NicomSoft G2500

NicomSoft G2500

G2500 is the virtual version of the classic ARP 2500 first created and released in 1970 by Alan R. Pearlman.

The G2500 is made from in-house developed proprietary and optimized virtual analog modules, to reproduce the unique and fat analog sound of the original, bringing it to your desktop. All the original control features from the ARP 2500 are there, and because you can save your carefully programmed patches, the G2500 is even better than the real thing!


Twelve different virtual modules also found in the original:
1002 Power Control
1004-P Oscillator
1004-T Oscillator
1005 Modulator Amplifier
1006 Filter Amplifier
1016 Dual Noise / Random
1027 Ten-Position Sequencer
1033 Dual Exponential Envelope Generator
1036 Sample & Hold / Random Voltage
1046 Quad Exponential Envelope Generator
1047 Multimode Filter / Resonator
1050 Sequential Mixer
A new 1102 I/O Control virtual module not found in the original
A virtual version of the 3001 Keyboard also found in the original
Play notes using 16 keys on the computer keyboard and selecting octave with two additional keys
Audio input from any system sound input device selected in the Preferences
Audio output to any system sound output device selected in the Preferences
MIDI input from any MIDI input device connected to the computer and selected in the
Recognizes MIDI All Notes Off, Note Off, Note On, and Control Changes
Save pieces of audio directly to disk in WAV format by the push of a button
Setup is fully user configurable, in order to choose which and how many of each module to use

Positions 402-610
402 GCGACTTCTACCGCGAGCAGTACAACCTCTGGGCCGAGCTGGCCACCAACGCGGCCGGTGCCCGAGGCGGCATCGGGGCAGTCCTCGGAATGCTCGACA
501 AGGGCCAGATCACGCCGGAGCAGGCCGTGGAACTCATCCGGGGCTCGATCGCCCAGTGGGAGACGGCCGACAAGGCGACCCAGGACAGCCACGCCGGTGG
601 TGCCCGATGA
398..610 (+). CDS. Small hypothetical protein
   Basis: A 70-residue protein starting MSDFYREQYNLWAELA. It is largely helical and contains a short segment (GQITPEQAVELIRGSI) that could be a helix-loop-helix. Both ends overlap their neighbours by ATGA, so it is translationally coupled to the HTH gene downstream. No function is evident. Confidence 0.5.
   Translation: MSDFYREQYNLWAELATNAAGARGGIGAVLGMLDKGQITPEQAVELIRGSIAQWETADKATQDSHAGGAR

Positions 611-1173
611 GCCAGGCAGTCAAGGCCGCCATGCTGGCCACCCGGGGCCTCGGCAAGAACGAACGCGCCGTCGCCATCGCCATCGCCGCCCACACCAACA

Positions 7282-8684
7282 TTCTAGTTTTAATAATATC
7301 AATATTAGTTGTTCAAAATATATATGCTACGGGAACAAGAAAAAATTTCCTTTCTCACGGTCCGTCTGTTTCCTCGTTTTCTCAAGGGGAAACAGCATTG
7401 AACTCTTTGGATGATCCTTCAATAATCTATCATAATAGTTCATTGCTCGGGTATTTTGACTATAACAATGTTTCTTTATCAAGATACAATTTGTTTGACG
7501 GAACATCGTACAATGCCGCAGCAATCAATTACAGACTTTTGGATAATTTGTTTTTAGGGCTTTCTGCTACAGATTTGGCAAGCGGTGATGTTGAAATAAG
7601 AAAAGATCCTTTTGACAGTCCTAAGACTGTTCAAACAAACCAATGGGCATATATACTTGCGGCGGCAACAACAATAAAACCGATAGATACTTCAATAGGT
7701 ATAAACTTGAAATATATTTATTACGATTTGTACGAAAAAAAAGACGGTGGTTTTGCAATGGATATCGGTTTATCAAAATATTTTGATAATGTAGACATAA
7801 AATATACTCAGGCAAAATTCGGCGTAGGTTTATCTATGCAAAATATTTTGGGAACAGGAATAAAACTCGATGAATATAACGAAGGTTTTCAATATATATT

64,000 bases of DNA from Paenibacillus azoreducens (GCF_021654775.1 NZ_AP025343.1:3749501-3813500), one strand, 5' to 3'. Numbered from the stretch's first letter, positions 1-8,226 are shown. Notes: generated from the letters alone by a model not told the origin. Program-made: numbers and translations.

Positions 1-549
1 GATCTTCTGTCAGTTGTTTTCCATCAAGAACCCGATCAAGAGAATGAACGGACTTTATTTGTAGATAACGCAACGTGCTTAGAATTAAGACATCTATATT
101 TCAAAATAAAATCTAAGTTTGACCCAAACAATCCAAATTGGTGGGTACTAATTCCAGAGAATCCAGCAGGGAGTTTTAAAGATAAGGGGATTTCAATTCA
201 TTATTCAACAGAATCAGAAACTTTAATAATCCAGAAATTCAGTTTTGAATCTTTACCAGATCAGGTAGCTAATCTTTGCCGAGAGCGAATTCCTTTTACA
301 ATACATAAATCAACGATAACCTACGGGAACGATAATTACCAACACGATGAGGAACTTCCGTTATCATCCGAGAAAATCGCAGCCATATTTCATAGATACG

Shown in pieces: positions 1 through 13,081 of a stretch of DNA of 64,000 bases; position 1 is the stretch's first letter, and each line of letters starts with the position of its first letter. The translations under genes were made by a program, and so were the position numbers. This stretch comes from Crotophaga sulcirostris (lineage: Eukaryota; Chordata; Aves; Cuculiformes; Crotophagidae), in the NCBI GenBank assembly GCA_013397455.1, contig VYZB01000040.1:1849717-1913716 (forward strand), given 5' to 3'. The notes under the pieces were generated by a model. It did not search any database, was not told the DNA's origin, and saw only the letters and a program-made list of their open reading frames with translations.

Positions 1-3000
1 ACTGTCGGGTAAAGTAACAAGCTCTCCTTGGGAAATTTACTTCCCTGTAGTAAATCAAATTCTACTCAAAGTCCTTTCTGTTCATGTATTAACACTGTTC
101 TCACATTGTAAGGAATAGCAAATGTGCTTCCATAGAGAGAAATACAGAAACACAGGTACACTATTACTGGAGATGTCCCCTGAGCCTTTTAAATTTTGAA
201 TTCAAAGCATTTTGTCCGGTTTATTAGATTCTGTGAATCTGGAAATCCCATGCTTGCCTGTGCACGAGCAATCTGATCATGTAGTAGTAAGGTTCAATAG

Choose between two skins, Vintage and Black
Option to display tooltips for many controls
Use patch cables for even more connections than possible using the upper and lower matrix
Load requester to load new patches from disk
Save requester to save your own patches
Patches are stored as text-files in directories on disk, to be easily manageable with operating system tools
Zoomable user interface to easily go between a full overview and a detailed view of modules and controls
Choose between windowed or fullscreen mode
Studio quality 24bit/96kHz audio in and out (*)
Audio is easily sent to e.g. a software DAW (Digital Audio Workstation) using software such as "Soundflower for Mac"
The G2500 is easily controlled from e.g. a software DAW using the IAC Driver found in the MacOS "Audio MIDI Setup"
Five banks to store patches in memory, which is a benefit when creating new patches
Choose between Even Temperament and Bach-Lehman Temperament
Toggle bandlimiting on and off to stay below the Nyquist frequency (half the sample rate of 96kHz)
An optional post-filter for more smooth acoustic transients

Audio is actually 32-bit floating point, and as values goes from -1.0 to +1.0, it is comparable to 24bit audio and is easily converted to 24bit by the operating system, if that is needed in the further signal chain.

Characteristics of G2500:

The synthesizer sound is constructed in real time, responding to how the musician strikes the keys and interacts with the control knobs
Due to modern development of computer CPU technology, a precise simulation of an analog synthesizer is possible producing 24bit/96kHz studio quality audio output
A technique known as "bandlimiting" is used to keep the audio output frequencies below the Nyquist frequency of half the sample rate (96kHz) - so below 48kHz - to remove audible artifacts, for example when sweeping sound to high pitch
64bit summing is used internal for high quality audio output
High precision dial knobs with more than one billion individual positions for each, where e.g. MIDI controllers typically have 128 (7-bit) individual positions.
The combination of these techniques is also known as "virtual analog synthesis" and makes this software produce sounds very close to a hardware analog synthesizer with the benefits of the digital world (like much less noise and other benefits)

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